Monday, October 11, 2010

Vannetta Chapman has published over one hundred articles in Christian family magazines. She discovered her love for the Amish while researching her grandfather’s birthplace in Albion, Pennsylvania. Vannetta is a multi-award winning member of Romance Writers of America and holds a B.A. and M.A. in English. She currently teaches in the Texas hill country, where she lives with her husband. A Simple Amish Christmas is her debut novel.

When did you decide to be a writer?
After I finished my MA in English.

How long did you write before you sold your first book?
Eight years.

Everyone’s journey to publication is different. Now that you’ve walked that road, what tips can you give to authors still hoping for that first contract?
Write more. Don’t keep perfecting the first book. Write a second and then a third, but also take a workshop or two. Purchase a how-to book by someone you admire. In other words, balance learning from others with perfecting your own craft.

Was there something about the experience of getting published that was a surprise to you?
I’m surprised at how willing established authors are to help a complete newbie. I’m also surprised at how quickly I went from oblivion to having more deadlines than I knew what to do with. I had read about that happening to other authors, and I had envisioned it happening to me—but it’s still a surprise when it does.

Are you a disciplined writer or do you just write when you feel like it?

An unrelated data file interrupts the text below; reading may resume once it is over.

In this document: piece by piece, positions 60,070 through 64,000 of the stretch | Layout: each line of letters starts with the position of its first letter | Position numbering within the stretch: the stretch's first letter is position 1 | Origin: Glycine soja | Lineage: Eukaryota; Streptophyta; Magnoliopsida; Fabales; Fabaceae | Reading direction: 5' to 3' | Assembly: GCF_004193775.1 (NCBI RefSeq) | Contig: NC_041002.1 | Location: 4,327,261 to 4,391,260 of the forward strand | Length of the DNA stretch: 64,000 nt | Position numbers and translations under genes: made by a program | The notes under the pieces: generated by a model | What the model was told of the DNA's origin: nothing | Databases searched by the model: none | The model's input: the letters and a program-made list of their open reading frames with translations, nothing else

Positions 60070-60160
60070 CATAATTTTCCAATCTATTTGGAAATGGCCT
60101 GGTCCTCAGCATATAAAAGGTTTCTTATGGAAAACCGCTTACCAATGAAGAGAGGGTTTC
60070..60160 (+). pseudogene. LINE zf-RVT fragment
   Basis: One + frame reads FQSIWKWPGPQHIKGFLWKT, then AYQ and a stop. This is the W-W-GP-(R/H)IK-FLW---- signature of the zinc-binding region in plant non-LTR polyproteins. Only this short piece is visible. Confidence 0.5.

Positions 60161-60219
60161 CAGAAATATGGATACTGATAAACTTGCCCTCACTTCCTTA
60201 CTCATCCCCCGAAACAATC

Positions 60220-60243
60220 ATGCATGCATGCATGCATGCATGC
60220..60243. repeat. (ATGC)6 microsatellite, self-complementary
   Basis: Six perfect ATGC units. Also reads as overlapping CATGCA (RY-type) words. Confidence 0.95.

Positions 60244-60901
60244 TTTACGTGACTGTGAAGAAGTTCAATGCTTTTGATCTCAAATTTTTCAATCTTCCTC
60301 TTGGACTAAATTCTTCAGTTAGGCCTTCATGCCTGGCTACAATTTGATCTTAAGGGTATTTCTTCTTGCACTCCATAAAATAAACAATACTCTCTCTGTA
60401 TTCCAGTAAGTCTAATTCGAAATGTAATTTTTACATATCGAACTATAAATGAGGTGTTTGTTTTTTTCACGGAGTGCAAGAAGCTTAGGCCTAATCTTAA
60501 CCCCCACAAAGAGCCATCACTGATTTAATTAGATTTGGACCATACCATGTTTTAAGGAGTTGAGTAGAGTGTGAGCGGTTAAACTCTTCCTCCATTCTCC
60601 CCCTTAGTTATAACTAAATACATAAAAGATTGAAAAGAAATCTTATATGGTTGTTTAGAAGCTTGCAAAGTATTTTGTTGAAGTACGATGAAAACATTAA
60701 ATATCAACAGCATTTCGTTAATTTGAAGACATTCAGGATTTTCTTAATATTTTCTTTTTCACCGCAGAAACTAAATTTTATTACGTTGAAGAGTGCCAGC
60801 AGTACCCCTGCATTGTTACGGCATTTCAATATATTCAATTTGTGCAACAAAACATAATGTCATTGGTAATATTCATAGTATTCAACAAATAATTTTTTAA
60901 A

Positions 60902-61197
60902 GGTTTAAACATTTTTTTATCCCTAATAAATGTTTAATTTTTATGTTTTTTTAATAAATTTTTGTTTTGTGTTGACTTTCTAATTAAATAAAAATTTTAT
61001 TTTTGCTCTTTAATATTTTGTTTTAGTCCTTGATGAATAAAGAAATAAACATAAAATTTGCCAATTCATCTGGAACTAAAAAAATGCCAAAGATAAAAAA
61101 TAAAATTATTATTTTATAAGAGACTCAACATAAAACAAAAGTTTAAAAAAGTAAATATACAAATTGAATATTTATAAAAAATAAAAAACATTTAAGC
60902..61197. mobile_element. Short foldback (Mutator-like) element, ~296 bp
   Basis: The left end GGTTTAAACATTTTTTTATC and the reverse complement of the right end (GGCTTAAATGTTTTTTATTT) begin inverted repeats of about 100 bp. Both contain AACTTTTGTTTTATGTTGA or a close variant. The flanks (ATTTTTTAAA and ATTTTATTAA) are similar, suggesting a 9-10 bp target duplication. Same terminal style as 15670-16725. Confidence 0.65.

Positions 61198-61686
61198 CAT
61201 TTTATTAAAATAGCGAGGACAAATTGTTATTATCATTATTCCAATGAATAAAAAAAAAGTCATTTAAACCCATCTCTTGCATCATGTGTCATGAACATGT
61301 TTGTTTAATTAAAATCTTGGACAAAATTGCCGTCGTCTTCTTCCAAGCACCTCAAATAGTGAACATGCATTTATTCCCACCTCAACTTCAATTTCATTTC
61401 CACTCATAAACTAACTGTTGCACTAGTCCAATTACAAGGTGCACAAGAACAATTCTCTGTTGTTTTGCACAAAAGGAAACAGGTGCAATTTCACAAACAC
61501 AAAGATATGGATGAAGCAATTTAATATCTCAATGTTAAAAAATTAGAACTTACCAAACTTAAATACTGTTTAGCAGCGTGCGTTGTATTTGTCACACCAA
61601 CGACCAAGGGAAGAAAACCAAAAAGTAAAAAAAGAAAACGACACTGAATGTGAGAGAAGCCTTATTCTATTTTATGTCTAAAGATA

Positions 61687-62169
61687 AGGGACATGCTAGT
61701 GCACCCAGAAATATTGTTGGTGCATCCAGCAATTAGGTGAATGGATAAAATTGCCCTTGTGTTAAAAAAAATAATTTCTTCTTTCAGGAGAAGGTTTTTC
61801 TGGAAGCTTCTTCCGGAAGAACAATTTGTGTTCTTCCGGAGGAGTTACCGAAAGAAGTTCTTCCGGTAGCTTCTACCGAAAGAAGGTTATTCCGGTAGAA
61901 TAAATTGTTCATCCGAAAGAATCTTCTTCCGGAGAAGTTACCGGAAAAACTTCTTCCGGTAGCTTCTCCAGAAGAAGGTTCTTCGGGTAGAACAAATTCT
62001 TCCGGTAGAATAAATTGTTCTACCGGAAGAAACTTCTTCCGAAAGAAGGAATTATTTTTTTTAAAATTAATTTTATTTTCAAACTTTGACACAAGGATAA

Oh my—very disciplined, though my closest friends call it by a harsher name (compulsive). I’m up every morning at 5:00 a.m. so I can write for two hours before my “real” job.

What kind of activities to you like to do that help you relax and step away from your deadlines for a bit?
Hiking (since I’m only athletic enough to walk, and still sometimes I fall down). Needlework (again, sometimes I poke myself, so I keep bandages nearby). Kayaking and canoeing (you don’t want to know about those injuries). Seriously, I very much enjoy the outdoors, birding, gardening, etc.

What is your favorite novel (not written by you) and what made it special?
You’re going to make me pick one? I’ll choose a different novel for every interview over the next ten years, and then perhaps I’ll hit them all. Hmmmm . . . Most recently, I adored Cindy Woodsmall’s The Sound of Sleigh Bells. The characters were crisply drawn, and the story line quite poignant. Stepping outside my genre, one of my favorite books of all times is entitled “The Poet of Tolstoy Park” by Sonny Brewer. It’s an absolutely lovely depiction of one man’s acceptance of death, and subsequent journey to embrace life—with quite the surprise ending.

How do you think reading the work of others helps you as a writer?
I don’t think I could be a writer without being a reader. When I’m in full “writing” mode, I have to devote ¼ of my time to reading. I can’t separate the two. Reading is the stone that sharpens the blade.

Tell us a little about your latest release:
A Simple Amish Christmas is the story of a young woman who embraces her Amish heritage, but must leave it for a time. Annie Weaver is a nurturer at heart, a born healer. She leaves home to stay with her aenti in Philadelphia for a few months, which becomes a few years. She always planned to return home. Twenty years old and a nurse at Mercy Hospital, her time of rumschpringe comes to an abrupt end when she receives a call that her father has been in an accident. Over the next month, Annie will have several important choices to make, and the most important one will be made Christmas morning and will involve a young man named Samuel.